I cannot quite believe it’s over 14 years since I purchased David Crowder*Band’s “Can you hear us?” album. I remember reading a review at the time where the journalist had dismissed it as a nice album that would get lost in the midst of the avalanche of worship band releases. I thought the cover looked great, and it was on offer in my local Christian bookshop (remember those days…), so I bought a copy anyway. And I loved it…it still gets regular rotation now, and the songs are just as impactive as they were when I was a 20 something drummer.
David Crowder*Band always were a bit, well, a lot different, incorporating all sorts of effects, toys and computers into their music. Their Illuminate album even came with a demo version of Propellerheads Reason on the disc, and when I saw the Remedy: Live DVD and Crowder leading worship songs with a Guitar Hero controller…well I was captivated and excited by it all. (I wholeheartedly recommend you watch it…)And of course great songs with great musicians…but most of all, they were having a ball. They were doing serious music but not too seriously…they clearly understood how to bring a sense of fun into their worship which is a difficult thing to pull off.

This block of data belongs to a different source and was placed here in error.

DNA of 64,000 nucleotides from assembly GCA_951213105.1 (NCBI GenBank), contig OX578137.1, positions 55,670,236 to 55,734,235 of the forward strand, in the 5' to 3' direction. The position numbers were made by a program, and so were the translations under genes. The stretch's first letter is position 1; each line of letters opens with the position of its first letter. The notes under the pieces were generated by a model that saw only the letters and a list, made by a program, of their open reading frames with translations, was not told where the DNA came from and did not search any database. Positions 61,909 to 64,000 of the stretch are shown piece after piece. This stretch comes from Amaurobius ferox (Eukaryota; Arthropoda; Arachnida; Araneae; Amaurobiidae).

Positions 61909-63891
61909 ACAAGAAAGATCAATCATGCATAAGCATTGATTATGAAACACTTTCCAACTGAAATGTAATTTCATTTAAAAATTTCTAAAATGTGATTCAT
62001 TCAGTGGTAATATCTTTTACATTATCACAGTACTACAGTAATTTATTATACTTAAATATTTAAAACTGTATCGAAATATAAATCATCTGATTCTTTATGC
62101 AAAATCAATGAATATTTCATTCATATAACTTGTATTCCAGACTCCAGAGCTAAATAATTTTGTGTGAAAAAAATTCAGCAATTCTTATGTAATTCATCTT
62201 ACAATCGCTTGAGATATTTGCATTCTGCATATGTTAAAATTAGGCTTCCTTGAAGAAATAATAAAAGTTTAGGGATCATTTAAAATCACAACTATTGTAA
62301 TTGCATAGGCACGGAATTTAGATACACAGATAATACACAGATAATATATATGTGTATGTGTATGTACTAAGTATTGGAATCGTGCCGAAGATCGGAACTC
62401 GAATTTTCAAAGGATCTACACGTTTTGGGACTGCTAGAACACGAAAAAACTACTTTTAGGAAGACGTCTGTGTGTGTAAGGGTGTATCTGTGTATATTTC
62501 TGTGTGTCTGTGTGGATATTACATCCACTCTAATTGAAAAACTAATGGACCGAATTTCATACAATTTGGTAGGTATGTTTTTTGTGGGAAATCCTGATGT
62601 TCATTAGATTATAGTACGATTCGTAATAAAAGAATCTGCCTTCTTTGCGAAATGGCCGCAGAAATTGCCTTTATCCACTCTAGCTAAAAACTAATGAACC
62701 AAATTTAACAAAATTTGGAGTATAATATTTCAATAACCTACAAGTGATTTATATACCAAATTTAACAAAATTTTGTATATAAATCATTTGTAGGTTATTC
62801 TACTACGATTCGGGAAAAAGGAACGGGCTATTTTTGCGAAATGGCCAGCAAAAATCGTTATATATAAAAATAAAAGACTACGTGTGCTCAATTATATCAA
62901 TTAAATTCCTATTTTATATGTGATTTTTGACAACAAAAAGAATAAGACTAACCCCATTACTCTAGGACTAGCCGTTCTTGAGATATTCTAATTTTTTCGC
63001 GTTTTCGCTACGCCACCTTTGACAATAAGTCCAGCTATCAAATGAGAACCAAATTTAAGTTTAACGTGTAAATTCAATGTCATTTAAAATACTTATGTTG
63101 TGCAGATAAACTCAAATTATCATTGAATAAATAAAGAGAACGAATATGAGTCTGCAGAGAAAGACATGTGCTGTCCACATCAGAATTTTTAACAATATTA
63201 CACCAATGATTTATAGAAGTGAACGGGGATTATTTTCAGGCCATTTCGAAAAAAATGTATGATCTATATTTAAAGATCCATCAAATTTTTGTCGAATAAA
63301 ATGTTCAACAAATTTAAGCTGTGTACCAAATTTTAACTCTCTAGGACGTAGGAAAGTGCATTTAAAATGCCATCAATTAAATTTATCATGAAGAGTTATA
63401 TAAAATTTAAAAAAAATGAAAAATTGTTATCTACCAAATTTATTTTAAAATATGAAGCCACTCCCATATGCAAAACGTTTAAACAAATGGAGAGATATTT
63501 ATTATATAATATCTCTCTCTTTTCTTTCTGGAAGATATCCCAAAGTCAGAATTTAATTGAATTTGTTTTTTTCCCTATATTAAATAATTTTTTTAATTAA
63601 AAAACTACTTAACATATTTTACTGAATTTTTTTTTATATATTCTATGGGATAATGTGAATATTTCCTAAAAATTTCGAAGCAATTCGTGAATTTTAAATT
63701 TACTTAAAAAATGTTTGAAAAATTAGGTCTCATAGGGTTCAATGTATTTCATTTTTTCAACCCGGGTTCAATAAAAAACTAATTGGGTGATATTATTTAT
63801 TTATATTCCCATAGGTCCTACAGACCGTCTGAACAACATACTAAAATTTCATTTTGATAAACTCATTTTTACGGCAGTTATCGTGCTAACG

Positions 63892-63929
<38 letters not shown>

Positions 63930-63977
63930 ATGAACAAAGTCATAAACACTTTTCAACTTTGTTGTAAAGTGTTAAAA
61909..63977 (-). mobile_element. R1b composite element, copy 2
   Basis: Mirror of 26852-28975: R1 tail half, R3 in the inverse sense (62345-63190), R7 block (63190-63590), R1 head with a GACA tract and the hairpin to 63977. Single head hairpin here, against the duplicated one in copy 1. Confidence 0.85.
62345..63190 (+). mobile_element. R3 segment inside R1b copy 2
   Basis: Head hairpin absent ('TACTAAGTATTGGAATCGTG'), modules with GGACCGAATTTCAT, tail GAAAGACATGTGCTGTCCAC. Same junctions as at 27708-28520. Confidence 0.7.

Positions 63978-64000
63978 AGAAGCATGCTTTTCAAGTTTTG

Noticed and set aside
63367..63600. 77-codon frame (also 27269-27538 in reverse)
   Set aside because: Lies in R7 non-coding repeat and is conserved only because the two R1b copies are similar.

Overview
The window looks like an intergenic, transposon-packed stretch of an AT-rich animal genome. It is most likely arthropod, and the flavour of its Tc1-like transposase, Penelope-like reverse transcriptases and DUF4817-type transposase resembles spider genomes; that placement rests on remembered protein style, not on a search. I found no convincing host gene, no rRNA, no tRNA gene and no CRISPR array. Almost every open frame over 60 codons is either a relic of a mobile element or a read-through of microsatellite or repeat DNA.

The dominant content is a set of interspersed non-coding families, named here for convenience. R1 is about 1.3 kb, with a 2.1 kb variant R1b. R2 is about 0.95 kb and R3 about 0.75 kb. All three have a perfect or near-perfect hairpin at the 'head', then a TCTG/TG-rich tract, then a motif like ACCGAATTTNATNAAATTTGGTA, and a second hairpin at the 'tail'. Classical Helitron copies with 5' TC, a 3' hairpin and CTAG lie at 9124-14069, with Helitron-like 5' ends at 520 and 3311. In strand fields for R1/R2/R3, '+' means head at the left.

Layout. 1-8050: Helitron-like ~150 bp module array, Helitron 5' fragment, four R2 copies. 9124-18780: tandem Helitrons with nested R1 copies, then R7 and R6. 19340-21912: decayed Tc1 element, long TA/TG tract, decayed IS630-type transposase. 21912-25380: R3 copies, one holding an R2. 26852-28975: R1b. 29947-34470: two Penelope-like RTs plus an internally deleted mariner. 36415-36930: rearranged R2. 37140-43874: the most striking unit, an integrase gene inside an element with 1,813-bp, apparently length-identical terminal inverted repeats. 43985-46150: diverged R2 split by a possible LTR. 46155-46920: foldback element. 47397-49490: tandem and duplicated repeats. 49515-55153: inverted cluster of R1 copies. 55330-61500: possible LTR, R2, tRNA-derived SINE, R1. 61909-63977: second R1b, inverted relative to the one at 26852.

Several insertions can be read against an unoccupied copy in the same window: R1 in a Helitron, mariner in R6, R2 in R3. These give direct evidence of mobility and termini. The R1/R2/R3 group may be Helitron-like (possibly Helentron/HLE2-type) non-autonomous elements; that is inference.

Banjos and Moogs
Fast-forward to 2014, and David Crowder*Band is no more, but in its place we have The Digital Age continuing as a band and Crowder, David’s solo career. Neon Steeple was released this year to critical acclaim, and while undoubtedly different, it still possesses the Crowder quirk, instantly familiar music but with an added eccentricity. Crowder calls it “Folktronica”: folk music with a dash of electronica, and who am I to argue. Banjos and Moogs were clearly made to play together, it was just no-one had quite figured out how the pieces fit.
The album is full of great tracks, but the one I want to bring to your attention this week is “Come as You Are”, a glorious and deeply personal song which was on the Passion album this year, which is also where the video comes from. For me, it doesn’t get much more raw than this…the words and the vocal performance are heartfelt and sincere. I used it this Sunday as a response to the talk, and I have also used it recently during communion, as the words are just a perfect fit for such a time.
Lay down your burdens, lay down your shame
All who are broken, lift up your face
Oh wanderer come home, you’re not too far
So lay down your hurt, lay down your heart
Come as you are
I am already getting slightly lost in it now. Find a quiet place, press play on the video, and just be.